Amy & I had a great dinner at The Top Steakhouse yesterday evening. The place has been there over 50 years, and per their own admission haven't changed much. It's VERY dark inside (well, in the area we were seated in -- the bar area looked a little more open & lighted). They have a piano which someone was occasionally playing which was really nice - though it would've been cooler if it was a bit more consistent. They have bread & butter (naturally), but ALSO a complimentary relish tray of pickles and (cold) sauerkraut. Very unusual, yet tasty! The steaks were excellent - priced comparably for this tier of place -- BUT also included two sides, which is different from most of the other top-tier steakhouses. As usual for us, Amy had the filet & I had the ribeye. Both were EXCELLENT, done perfectly. Also worth mentioning was my excellent Lobster Bisque. The Creme Brulee Cheesecake for dessert was quite good as well, though we were both filled to bursting. Excellent food, a fun atmosphere, and HISTORY baby. A good time, and recommended. Where does it fit in? Here are my ratings of the Anniversary Tour destinations so far:
- Morton's: Hand's-down the best. Phenomenal.
- Ruth's Chris: Very very tasty.
- Smith & Wollenski: Great desserts, interesting sauces, good steak
- The Top Steakhouse: good steaks, good dessert, fun atmosphere & history
- Mitchell's Steakhouse: Good, yet disappointing atmosphere (Crosswoods location), and good steaks, but just not quite up to par with the others.
- Walker Station: Just not on the same level as the others. A really nice place, but a lot newer, and obviously kind of the "family" restaurant for the area. Steaks were good, but also not quite on the same level.
After dinner we hit-up a movie and saw Lady In The Water. Amy & I have both enjoyed M. Night's previous movies -- not quite as much Signs, but I think we both really enjoyed The Village. This one seems to be getting a lot of bad reviews, but I really enjoyed it, and I think Amy did to. It was billed going in as "a bedtime story", and therefore I wasn't expecting a horror movie or thriller like his previous films, and I think the bedtime story is what we get here -- it's obvious that this is a new mythology he's trying to introduce here, and the mythology is what makes things really interesting. The actual story is kind of straightforward, and doesn't stand-well on it's own, but in introducing the story of the Narfs, the Blue World, etc, things come together pretty well and make for a nice, straightforward entertaining story. As for "depth" to the story, there is a movie critic character which M. Night uses to vivisect typical "predictable" movie structure as well as critics of his past films.. there's a line something like "What kind of pompous egotistical person would presume to know what lied in the thoughts and intentions of another human being"? That said, without spoiling things TOO much, it does feel somewhat egotistical of M. Night to cast himself in the part he plays in this film... So yeah, not a movie without it's faults, but enjoyable, and recommended.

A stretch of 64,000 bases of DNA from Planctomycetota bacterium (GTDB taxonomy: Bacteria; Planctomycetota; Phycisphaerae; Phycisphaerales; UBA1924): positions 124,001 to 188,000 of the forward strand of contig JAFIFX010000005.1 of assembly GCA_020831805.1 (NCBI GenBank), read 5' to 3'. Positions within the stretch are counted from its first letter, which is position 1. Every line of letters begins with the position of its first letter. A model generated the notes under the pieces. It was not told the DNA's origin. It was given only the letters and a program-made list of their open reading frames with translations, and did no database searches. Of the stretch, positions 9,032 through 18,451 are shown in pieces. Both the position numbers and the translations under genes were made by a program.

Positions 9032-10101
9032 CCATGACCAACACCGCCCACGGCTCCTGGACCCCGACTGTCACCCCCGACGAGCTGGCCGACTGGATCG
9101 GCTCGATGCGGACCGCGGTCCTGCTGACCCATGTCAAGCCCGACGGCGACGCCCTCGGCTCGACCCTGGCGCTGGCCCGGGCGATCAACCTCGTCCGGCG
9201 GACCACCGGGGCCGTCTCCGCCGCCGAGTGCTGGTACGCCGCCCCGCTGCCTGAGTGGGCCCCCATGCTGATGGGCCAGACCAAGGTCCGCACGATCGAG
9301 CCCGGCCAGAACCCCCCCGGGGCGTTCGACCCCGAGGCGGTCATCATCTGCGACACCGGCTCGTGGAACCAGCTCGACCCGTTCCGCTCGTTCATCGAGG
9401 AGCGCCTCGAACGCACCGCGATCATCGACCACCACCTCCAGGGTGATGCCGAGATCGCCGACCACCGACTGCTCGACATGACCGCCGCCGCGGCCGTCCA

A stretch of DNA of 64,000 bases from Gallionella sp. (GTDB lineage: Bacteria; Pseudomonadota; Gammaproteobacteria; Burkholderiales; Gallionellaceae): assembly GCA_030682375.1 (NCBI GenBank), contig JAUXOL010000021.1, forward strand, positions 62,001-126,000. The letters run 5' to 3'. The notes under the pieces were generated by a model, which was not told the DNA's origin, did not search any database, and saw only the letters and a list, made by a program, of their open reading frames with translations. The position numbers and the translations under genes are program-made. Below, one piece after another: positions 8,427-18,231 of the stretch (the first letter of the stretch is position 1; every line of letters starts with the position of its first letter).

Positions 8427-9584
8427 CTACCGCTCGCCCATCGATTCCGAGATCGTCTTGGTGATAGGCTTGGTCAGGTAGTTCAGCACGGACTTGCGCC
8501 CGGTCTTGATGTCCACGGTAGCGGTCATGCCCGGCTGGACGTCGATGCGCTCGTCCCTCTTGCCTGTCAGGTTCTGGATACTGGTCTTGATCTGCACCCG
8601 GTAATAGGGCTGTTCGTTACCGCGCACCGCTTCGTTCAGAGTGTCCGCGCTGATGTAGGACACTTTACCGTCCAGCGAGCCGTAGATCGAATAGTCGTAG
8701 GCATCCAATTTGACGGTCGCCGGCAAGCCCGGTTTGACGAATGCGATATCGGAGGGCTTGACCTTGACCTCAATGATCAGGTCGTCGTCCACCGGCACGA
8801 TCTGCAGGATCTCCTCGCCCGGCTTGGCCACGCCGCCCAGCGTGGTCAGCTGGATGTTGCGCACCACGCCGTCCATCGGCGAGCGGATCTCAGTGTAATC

On an unrelated note, I saw a preview for a new animated movie, Renaissance , today. It looks AWESOME. Check out the trailer yourself.